Dr. Rajan Saxena, Vice Chancellor, NMIMS, Mumbai
Born in Delhi, Dr. Saxena’s childhood memories are that of a playful young boy who was active in debates, National Cadet Corps (NCC) and other extra curriculars. His greatest learning at the school, he recalls, were value of discipline, honesty and respect for the institution – the values that he has carried all through his life. All along, his dream was to be at the top and not be just one among the many.
Author of one of the most popular Books on Marketing Management, Dr. Saxena was born & raised in the walled city of Delhi where his friends circle gave him the opportunity to appreciate diverse cultures that India has and the values of different religious and ethnic groups. “It taught me tolerance, respect for different cultures, nationalities and religious groups” he says.
A graduate from the prestigious Shri Ram College of Commerce, he earned his Ph.D. from Delhi School of Economics. Currently the Vice Chancellor at NIMMS Deemed University since 2009, Dr Saxena was Director of IIM Indore, Bhartiya Vidya Bhavan’s S. P. Jain Institute of Management & Research, Mumbai and ICFAI Business School, Gurgaon.
His passion was to be a leader and therefore, he took the initiative to organize many things in my life, both in school and college. When he started teaching at Delhi University, he realized that the only way, he can impact the lives of people is through education and that there was no other profession that played such a significant role in the lives of an individual.
Team AsiaBizToday reached out to the passionate and scholarly leader in higher education in India, to know more about his interesting journey, captured in the interview below.
Who is your Role Model?
I grew up in Delhi at a time when India had just gained independence and Pandit Jawaharlal Nehru was the Prime Minister. I had the opportunity to see him from a very close quarter and also the then President of India Dr. Sarvapalli Radhakrishnan at an inaugural function of Bal Bhavan. Their speeches were not only motivational but highly visionary.
Pandit Nehru while addressing us as children, talked of his idea of India. We did not quite understand, but he made it interesting by telling stories and how we can all contribute but from Dr. Radhakrishan’s speech that day, I learnt that education is the only way by which individual’s minds get opened and that how important is was for the nation to have open doors and window, which implied open minds, welcoming ideas from the world. I used to read Gandhi’s Tryst with Truth. Nehru’s Discovery of India and many other such stories. Little did I knew at that time, that theses speeches, readings and stories were going to make me what I am in my life.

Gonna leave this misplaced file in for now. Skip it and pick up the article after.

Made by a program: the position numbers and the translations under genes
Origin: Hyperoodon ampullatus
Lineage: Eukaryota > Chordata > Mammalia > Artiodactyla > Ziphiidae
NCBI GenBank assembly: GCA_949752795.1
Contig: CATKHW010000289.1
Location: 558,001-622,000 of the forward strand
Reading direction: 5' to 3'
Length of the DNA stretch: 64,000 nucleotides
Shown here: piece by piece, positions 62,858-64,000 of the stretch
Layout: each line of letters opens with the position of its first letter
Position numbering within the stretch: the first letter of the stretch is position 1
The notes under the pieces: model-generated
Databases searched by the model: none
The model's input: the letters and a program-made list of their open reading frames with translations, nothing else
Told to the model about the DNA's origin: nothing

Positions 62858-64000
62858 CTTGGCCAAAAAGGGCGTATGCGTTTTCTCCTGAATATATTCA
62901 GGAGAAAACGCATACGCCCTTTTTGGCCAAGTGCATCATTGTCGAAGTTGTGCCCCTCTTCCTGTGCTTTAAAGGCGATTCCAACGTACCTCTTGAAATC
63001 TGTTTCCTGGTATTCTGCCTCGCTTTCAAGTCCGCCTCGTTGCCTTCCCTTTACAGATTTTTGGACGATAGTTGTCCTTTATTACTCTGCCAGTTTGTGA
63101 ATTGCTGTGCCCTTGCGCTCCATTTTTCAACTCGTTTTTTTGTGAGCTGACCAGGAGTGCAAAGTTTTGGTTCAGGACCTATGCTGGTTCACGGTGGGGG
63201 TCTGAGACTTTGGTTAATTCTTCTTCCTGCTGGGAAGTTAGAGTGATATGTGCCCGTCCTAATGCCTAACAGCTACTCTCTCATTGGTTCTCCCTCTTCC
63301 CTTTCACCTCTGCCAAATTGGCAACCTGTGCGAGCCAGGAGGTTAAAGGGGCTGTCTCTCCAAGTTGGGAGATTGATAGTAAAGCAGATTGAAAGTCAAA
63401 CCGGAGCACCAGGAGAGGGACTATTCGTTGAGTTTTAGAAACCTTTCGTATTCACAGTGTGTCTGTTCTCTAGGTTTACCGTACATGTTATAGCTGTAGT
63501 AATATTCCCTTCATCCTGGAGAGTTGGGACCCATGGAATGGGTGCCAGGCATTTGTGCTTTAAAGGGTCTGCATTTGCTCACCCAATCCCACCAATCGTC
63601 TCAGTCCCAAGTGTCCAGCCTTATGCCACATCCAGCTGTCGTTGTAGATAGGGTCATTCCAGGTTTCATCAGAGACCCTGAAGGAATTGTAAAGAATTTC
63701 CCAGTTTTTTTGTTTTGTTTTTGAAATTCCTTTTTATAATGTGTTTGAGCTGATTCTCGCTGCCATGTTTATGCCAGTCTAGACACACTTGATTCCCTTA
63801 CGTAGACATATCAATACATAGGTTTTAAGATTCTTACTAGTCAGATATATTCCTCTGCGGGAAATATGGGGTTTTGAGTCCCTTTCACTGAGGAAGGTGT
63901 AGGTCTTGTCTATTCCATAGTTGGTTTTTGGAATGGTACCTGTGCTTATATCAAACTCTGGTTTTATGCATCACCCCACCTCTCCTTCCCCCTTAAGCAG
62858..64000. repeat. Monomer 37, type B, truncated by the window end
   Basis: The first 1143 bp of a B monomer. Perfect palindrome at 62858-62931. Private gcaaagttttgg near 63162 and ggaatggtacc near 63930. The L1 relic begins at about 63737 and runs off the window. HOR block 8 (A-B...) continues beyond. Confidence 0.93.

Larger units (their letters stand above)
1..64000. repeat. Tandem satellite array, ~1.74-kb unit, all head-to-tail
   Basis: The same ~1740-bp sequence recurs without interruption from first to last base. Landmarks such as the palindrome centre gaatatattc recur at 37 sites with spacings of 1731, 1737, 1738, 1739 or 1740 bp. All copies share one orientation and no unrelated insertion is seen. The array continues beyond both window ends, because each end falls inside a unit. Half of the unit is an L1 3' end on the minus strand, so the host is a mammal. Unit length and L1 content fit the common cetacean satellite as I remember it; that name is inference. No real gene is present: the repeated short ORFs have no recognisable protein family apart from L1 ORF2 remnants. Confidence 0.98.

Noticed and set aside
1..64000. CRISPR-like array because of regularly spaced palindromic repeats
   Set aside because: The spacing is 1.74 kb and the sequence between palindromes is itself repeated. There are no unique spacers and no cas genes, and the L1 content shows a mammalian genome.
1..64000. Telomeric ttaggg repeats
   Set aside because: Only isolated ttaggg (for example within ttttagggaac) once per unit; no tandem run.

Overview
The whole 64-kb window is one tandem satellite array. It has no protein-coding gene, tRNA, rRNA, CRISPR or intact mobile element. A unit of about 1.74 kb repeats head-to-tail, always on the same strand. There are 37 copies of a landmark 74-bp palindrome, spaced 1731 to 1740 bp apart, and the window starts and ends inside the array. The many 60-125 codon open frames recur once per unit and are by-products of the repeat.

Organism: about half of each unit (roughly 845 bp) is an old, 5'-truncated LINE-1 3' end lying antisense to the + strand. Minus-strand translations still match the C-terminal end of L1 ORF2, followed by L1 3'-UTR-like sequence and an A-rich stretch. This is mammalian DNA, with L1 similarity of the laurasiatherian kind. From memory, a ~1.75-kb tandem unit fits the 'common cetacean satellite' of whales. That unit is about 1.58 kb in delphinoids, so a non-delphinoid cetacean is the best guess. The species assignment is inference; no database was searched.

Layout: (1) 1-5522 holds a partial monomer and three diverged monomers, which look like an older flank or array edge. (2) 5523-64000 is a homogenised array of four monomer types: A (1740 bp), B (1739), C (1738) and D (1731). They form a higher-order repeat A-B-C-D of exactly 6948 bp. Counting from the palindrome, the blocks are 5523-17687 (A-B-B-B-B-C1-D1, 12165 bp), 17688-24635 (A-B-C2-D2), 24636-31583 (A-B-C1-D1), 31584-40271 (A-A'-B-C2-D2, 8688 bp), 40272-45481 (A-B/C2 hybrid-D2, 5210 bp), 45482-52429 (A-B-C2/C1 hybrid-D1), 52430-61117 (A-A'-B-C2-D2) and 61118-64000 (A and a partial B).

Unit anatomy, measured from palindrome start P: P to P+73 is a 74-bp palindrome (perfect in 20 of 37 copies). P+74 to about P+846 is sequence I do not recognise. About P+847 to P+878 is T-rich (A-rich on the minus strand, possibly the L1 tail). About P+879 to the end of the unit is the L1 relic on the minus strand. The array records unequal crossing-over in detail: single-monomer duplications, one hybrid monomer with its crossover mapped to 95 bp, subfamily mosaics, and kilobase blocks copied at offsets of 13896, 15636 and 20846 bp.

During my stint at Delhi University, I was most influenced by one of my college teachers who also later became my mentor, Prof. Y. K. Bhushan a wonderful writer, human being and a highly effective teacher and trainer. While working with him, I learnt what it takes to make an institution and an outstanding Business School in India.
Tell us about your life’s biggest learning experience
My mother was my biggest teacher who taught me never to nurture a feeling of defeat even in times worst adversity. She would often tell me to continue to try better because I am destined to be the best and at the top. But she also simultaneously taught me to be grateful to God as I was more fortunate than many others.
This was when, she herself had fought the worst adversity an individual could face in her life. Therefore, my childhood and early days are those of continuously making efforts, never succumbing to failure and success and humility must go together to make an individual successful. Only when one works for perfection, outstanding results are achieved.
What led you to a career in Education?
All along as a young student at Delhi University, I wanted to be an IAS, IFS or IPS Officer. I also admired some of our diplomats whom, I happen to meet personally during my student days. Despite my rank in the IAS/ IFS/ IPS examinations, I could not join IPS because my height was 2 cms short of the minimum standard. The episode did not dishearten me, but helped me affirm that I would be a guide – showing the path to others through my writings, teaching, consulting and intellect.
Even today, if I were to be at the point, in 1972 and 1973, I would still make the same choice of remaining in education and would do the same things because I have loved, what I do. Universities are the places where ideas take birth.
What are the Key decisions that you make in your current role as Vice Chancellor?